The use of first, second, and third person creates the perspective or "point of view" of a piece of writing. Writing in first person uses the personal pronouns "I," "we," "me," and "us," and the possessive forms "my," "mine," "our," and "ours;" while second person uses "you," and the possessives "your" and "yours." Third person, on the other hand, uses pronouns such as "he," "she," "it," "they," and "them," along with the possessives "his," "hers," "its," "their," and "theirs." The third person can also have an effect on the verb forms used and writers should choose the proper perspective for different types of writing.
First Person Perspective
If someone speaks or writes in the first person, he or she talks about himself or herself. An example is the simple sentence, “I like movies.” This indicates an expression about the speaker or subject of a sentence from his or her point of view. If the speaker or writer uses a plural, to indicate a group that he or she is a part of, then the sentence would change to, “We like movies.” Writers use "me" and "us" for objects in first person, such as "He gave me a box," and possessive forms such as "my" and "our" express ownership of an object like "I drove my blue car."
Second Person Perspective
The second person is just the opposite of first person in that instead of referring to “I,” the speaker refers to “you,” as the writer directly addresses the reader. Using the previous examples, in second person they might read, “You like movies,” or "You drove your blue car." Modern English lacks a second person plural pronoun, which has led to the creation of slang words such as "y'all" or "yins" in different regional dialects. Writers do not typically use second person in formal writing, though it is common in some technical applications, such as instructions.
Third Person Perspective
If a person writes in the third person singular, the speaker or writer refers to “he,” “she,” or "it;" though the gender-specific objective forms become "him" and "her." In English, the third person singular in the present tense often changes the verb form, usually by adding the letter “s” to the end of the verb, if it is a regular verb. For example, "I like movies," becomes “He likes movies.” Possessive forms such as "His blue car is not as nice as hers," are fairly simple; "its" can be difficult for some writers who mistakenly add an apostrophe like the word "it's," a conjunction for "it is."
There are two major types of third person writing: limited and omniscient. The limited form means that the "narrator" of a work presents only what a main character knows. In this type of writing, the action typically follows one or more main characters and reveals only the events they see or participate in directly. Omniscient writing, however, can jump between characters and reveal more than what they see, providing the reader with information beyond the scope of the main character's actions.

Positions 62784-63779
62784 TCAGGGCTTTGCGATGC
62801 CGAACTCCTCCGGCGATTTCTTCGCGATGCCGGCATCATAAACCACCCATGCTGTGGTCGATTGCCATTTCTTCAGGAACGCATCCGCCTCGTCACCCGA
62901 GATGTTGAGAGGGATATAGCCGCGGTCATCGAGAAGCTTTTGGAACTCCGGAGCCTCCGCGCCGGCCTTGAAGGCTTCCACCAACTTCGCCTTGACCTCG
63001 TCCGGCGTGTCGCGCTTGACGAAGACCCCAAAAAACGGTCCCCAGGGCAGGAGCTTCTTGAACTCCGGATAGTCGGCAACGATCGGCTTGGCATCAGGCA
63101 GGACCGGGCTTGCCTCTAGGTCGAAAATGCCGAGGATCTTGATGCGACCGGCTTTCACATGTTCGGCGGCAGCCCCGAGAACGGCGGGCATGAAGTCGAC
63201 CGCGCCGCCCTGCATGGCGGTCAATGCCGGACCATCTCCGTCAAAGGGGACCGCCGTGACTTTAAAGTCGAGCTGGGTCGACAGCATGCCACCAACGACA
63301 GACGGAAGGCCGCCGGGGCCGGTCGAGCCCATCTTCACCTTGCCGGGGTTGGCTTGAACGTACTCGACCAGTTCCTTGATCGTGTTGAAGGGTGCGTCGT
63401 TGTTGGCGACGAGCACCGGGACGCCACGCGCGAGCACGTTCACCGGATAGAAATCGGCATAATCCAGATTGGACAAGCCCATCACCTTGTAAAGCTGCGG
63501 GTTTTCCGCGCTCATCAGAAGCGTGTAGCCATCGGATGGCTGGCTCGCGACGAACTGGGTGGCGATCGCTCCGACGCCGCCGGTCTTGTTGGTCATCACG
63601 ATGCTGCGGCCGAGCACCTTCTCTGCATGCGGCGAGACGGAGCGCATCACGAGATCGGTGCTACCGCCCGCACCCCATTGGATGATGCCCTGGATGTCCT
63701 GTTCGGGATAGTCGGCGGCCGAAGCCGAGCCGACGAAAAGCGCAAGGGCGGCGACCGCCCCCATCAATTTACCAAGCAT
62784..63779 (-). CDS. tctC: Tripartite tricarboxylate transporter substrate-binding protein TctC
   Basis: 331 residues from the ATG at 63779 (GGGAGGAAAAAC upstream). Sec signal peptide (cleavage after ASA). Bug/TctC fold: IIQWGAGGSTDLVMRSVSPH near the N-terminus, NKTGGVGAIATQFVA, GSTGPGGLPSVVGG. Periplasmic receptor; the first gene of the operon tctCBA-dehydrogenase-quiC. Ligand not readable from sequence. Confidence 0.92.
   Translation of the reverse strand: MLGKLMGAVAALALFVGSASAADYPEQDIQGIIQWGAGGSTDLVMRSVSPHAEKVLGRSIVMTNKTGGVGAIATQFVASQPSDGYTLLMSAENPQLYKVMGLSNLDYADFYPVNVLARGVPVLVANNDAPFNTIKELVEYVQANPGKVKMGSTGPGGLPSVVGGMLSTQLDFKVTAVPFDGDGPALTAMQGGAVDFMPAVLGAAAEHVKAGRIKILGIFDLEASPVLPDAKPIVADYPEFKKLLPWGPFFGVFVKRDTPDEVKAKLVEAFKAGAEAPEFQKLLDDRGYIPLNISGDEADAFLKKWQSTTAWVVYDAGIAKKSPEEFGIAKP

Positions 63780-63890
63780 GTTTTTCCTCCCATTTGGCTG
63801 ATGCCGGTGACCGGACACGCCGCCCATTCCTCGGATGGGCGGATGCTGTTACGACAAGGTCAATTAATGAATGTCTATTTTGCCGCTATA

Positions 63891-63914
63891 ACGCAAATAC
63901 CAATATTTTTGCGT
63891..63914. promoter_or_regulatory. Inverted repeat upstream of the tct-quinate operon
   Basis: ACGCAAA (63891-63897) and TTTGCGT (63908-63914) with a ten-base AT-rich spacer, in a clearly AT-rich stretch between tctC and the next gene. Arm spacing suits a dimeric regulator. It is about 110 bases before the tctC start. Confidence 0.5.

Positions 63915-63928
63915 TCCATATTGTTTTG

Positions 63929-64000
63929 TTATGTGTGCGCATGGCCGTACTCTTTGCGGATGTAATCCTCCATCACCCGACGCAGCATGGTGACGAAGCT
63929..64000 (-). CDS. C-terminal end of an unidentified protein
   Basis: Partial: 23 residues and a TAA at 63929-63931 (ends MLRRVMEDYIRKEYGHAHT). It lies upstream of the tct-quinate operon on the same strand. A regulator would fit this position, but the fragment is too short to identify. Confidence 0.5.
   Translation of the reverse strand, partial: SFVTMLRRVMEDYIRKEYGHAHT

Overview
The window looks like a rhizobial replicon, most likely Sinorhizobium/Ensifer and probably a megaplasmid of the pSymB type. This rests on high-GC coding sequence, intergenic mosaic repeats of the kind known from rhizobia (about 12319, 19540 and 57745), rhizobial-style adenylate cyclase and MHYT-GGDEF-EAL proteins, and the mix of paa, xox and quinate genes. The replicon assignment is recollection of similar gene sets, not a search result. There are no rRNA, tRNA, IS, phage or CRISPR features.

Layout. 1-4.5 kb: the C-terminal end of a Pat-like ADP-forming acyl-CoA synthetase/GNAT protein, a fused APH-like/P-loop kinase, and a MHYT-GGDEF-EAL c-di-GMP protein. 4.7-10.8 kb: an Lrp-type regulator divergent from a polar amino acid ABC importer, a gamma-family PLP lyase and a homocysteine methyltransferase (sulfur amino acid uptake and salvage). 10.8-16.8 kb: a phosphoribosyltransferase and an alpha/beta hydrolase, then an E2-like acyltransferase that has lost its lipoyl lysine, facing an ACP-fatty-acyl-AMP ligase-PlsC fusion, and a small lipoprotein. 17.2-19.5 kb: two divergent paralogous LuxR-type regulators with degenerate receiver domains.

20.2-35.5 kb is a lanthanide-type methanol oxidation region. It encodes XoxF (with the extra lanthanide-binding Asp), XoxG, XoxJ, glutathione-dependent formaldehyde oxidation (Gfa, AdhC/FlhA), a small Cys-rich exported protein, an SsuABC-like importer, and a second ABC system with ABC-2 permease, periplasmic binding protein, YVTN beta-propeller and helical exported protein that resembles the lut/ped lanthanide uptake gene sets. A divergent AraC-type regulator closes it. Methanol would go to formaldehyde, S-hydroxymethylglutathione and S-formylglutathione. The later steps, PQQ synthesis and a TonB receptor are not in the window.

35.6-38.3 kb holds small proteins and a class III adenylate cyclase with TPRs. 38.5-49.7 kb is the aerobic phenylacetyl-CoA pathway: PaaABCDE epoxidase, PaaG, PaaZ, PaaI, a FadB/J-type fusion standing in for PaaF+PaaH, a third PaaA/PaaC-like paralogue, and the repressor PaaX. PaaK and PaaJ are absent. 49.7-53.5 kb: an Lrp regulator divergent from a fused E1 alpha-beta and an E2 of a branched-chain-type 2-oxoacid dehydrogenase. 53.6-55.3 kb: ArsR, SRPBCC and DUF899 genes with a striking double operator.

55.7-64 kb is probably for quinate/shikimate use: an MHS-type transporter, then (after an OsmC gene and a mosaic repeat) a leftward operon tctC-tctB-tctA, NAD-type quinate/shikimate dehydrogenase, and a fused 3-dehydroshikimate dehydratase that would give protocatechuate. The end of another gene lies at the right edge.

Teachers typically advise students in academic courses, or engaging in other types of formal writing, to avoid the second or first person and use third person instead. Most writers consider these perspectives informal and inappropriate for scholarly audiences. They may be acceptable in academic writing if a teacher asks students to provide a personal opinion or experience that is informal in nature.
First person is fairly common in "personal" professional writing, such as someone's memoirs. Some creative works use this perspective to tell a story from the point of view of a character within it. Second person is quite rare in creative writing, though it can draw a reader into a story when used well. In other professional texts, such as corporate documents or product descriptions, writers commonly prefer third person over the other two.
It is important for a writer to use only one type within a piece of writing and not to shift perspective, which can become confusing for readers. All three might be used together in a few rare situations, such as emails or letters between friends and coworkers. It is not unusual for someone to write in first person to indicate personal opinions or needs, shift to second when addressing the recipient directly, and use third person to discuss someone else.
The major verb change in English perspective is in the third person singular. However, in many other languages, these forms may change nearly every time the grammatical person shifts. Understanding how to use each perspective and form them accurately often distinguishes a new language learner from one who has mastered it.